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Thornley on alarming study for rugby; Mic the GAA referees up on matchday

The Morning Sports Briefing: Keep ahead of the game with The Irish Times’ sports team

Another day, another harrowing piece of news for neurological problems among rugby players. A study released by the University of Glasgow yesterday suggests that rugby players are 15 times more likely than members of the general public to suffer from motor neurone disease. Gerry Thornley looks at how this is yet another existential crisis for the game. Despite all the measures to limit contact training and eradicate dangerous tackles through cards and bans, how many parents are going to see news like this and continue to allow their children to play? If the talent line dwindles to a certain extent at grassroots level, the game as we know it will cease to exist. Before that happens, Leinster take on the Sharks this weekend and Jordan Larmour has been discussing his role in the Leinster side. He is enjoying a regular run of games now that he is fit, and he has spoken of the impact new backs coach Andrew Goodman has had on the group. Also approaching in the not so distant future is the women’s World Cup (minus Ireland, of course). Joanne O’Riordan takes a look at why England are such heavy favourites to win the tournament.

“Hearing referees talk like human beings might be the first step towards players and fans treating them in the same vein.” Amid the continuing discussion of the blight of referee abuse in the GAA, Ciarán Murphy has an intriguing suggestion that might help: mic the referees up on matchday. TG4 did it earlier in the year with great success; it helped people actually understand where referees were coming from – as well as helping fans to properly understand the rules of the game, which is another matter altogether. In more day-to-day news, Galway have confirmed that football manager Pádraic Joyce has agreed to stay on for another three years.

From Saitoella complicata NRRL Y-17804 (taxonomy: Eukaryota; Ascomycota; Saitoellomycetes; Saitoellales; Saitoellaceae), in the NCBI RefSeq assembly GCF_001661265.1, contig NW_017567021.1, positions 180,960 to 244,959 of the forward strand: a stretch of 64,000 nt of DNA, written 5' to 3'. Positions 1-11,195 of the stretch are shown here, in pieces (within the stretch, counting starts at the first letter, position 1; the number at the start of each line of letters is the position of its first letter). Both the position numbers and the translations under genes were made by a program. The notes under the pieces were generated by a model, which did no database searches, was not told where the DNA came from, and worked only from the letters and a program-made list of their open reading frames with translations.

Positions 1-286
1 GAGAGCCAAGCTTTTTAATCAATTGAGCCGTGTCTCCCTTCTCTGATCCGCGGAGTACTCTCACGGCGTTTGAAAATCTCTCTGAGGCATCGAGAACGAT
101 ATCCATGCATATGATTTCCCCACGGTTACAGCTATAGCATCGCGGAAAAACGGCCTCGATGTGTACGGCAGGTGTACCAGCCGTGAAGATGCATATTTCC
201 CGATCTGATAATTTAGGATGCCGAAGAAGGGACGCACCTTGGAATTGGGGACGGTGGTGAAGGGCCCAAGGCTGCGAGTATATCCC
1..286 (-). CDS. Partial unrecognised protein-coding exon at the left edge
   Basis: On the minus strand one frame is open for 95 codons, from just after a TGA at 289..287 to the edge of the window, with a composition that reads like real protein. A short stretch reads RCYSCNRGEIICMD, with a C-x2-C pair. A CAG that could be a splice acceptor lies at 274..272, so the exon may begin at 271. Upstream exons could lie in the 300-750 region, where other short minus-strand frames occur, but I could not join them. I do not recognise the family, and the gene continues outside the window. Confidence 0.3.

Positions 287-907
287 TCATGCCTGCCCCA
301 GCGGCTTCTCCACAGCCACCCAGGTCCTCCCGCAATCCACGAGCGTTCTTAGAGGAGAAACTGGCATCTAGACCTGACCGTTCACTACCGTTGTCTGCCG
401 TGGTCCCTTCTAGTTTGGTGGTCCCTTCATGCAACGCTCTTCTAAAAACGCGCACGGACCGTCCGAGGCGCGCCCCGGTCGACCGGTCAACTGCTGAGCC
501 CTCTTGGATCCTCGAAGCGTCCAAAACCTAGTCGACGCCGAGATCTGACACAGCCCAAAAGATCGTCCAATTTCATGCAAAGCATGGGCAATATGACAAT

Kyra Carusa is the only striker in the Ireland soccer squad with Champions League pedigree, yet she only has seven caps to her name. Injuries have held her back but she is fit and raring to go for the World Cup playoff this month, be it against Scotland or Austria. She sits down with Mary Hannigan to talk about her journey from San Diego to Tallaght, via a small town in Denmark: “A big-time player has to show big time moments — and I know I’m that kind of player, that’s my mentality. So, while success might not be now, it will absolutely be in the future.” In men’s Champions League action, Chelsea humbled AC Milan at Stamford Bridge last night while - you guessed it - Erling Haaland scored another two goals in Manchester City’s rout of Copenhagen.

Eliud Kipchoge is one of the few marathon personalities to transcend the sport in recent years, the one runner all the big marathons want to see on their start line. Given his success in the Berlin marathon recently and how countless future athletes cut their teeth in the mini-marathons that run alongside the main events in various cities, it is easy to see how Kipchoge can inspire the next generation of runners - says Sonia O’Sullivan in her column today.